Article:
Page 2 We primarily focused on practices and conduct during the period 2011 through the end of 2013. We reviewed hundreds of thousands of pages of records from both DOC and the Department of Health and Mental Health (“DOHMH”), which is responsible for providing medical services to inmates at Rikers.
These records included, among other things, use of force investigative files, inmate medical records, policies and procedures, training materials, disciplinary records, programmatic materials related specifically to adolescent inmates, and other data. We identified a sample of approximately 200 use of force incidents involving adolescent inmates, and specifically requested all records related to these incidents, including use of force reports, investigative reports and files, video surveillance, inmate medical records, and records relating to any disciplinary action taken against involved inmates or staff.
The Appendix to this letter includes summaries of several of these incidents, which are intended to illustrate some of the systemic problems we have identified through our investigation. In addition, on January 8-11, 2013, and April 8-12, 2013, we conducted tours of those DOC facilities that house adolescent inmates together with a consultant who is an expert in corrections generally and use of force specifically. Together with our consultant, we interviewed staff from DOC and DOHMH on issues related to our investigation, including use of force policies and practices, inmate supervision, staffing, the use of punitive segregation, medical treatment of injuries, security, investigations, training, programs specific to adolescent inmates, and facilities management. Our consultant also interviewed 46 adolescent inmates.
Additionally, we had discussions with former Commissioner Schriro and her senior staff in January 2013 and December 2013. We also conducted additional witness interviews, including interviews with staff from the Board of Correction, an independent board established by the City Charter responsible for ensuring DOC’s compliance with minimum correctional standards. Finally, we reviewed materials provided to us by third parties, including the Board of Correction and the Legal Aid Society.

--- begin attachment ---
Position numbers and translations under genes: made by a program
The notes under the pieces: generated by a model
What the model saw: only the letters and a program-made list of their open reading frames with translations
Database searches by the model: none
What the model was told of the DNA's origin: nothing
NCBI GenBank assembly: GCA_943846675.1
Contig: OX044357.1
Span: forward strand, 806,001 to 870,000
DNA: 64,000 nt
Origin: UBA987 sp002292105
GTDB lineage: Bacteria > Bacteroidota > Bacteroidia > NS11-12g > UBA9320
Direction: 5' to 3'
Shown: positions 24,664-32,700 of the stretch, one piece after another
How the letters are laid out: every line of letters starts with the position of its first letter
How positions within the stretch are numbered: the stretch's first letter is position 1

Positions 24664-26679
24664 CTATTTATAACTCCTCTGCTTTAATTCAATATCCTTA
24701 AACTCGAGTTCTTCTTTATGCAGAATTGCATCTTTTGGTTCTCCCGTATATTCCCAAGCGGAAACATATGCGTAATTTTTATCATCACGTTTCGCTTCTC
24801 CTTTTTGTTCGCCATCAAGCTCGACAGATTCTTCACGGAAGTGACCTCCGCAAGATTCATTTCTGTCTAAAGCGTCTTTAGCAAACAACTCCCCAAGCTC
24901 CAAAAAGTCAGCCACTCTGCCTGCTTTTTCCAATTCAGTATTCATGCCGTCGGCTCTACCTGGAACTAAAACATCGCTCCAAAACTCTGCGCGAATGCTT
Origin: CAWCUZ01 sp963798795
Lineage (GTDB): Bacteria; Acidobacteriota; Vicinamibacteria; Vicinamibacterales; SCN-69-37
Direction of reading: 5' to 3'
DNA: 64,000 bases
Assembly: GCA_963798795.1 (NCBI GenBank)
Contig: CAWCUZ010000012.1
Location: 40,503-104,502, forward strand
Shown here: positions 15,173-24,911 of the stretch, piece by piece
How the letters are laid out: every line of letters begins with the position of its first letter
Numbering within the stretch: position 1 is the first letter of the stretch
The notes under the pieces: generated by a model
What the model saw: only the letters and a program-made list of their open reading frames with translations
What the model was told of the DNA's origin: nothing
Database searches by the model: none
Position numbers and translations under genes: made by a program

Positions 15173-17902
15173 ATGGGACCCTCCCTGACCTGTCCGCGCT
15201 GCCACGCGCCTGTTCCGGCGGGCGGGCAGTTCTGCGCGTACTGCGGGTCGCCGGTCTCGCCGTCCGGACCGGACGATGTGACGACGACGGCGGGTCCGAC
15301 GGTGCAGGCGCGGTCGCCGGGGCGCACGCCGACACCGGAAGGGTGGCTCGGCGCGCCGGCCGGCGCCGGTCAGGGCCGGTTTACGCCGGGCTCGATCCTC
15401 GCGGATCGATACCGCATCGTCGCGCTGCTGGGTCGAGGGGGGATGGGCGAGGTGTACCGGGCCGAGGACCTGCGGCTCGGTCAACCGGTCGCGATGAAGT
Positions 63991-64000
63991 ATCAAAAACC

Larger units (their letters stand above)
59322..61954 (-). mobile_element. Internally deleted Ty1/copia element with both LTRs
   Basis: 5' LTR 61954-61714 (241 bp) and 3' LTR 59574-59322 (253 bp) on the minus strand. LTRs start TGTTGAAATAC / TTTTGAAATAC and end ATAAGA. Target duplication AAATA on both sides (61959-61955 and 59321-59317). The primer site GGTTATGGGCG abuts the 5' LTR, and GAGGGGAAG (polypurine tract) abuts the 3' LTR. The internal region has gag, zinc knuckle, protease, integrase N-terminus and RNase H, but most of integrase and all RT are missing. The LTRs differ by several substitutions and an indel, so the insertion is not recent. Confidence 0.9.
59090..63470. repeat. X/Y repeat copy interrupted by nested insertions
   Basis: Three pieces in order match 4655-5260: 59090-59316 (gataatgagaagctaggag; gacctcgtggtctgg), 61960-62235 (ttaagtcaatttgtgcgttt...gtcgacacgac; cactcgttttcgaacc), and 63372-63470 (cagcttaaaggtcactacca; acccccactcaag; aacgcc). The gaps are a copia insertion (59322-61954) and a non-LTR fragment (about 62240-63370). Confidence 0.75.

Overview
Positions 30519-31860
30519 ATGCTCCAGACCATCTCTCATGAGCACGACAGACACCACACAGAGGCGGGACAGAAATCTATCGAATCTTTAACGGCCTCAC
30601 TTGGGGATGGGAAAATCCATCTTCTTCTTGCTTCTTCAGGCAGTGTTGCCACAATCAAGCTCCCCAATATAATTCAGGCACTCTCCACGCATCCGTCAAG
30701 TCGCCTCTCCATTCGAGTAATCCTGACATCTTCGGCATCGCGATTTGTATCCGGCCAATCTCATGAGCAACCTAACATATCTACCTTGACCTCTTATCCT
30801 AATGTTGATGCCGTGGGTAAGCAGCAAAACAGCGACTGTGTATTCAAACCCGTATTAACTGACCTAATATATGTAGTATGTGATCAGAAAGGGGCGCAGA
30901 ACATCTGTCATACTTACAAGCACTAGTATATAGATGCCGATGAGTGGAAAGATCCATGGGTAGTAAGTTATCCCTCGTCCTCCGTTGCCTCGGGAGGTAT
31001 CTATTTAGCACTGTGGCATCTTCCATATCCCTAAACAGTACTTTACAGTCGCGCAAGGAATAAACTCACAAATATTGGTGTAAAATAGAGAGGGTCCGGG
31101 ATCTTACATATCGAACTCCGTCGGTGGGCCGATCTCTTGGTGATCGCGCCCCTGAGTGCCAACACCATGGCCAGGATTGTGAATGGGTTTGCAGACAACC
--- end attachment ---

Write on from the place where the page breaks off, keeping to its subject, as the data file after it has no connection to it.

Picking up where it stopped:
We did not undertake a review of the adequacy of medical or mental health services provided to adolescent inmates at Rikers. Our discussions with DOHMH staff and review of DOHMH records were purely in support of our investigation into staff use of force, inmate-on-inmate violence, and the use of punitive segregation. However, our investigation nonetheless raises serious concerns about the quality of mental health services at Rikers; this critical issue, which warrants considerable attention and potentially raises concerns both under CRIPA and the Americans with Disabilities Act (“ADA”), may be addressed in a future investigation by this Office.
For various reasons, including because DOC was unable to locate some videos, and because DOC did not provide us with open DOC Investigation Division and staff disciplinary files, we did not receive all relevant records for these sample incidents.
After City attorneys expressed their desire to sit in on these interviews, we reached an agreement with the City whereby our consultant interviewed inmates one-on-one, outside both our presence and the presence of City attorneys, to encourage full and candid discussion between the inmates and our consultant. We participated, however, in the interview of one adolescent inmate
who was involved in a use of force that is highlighted in the Appendix to this report.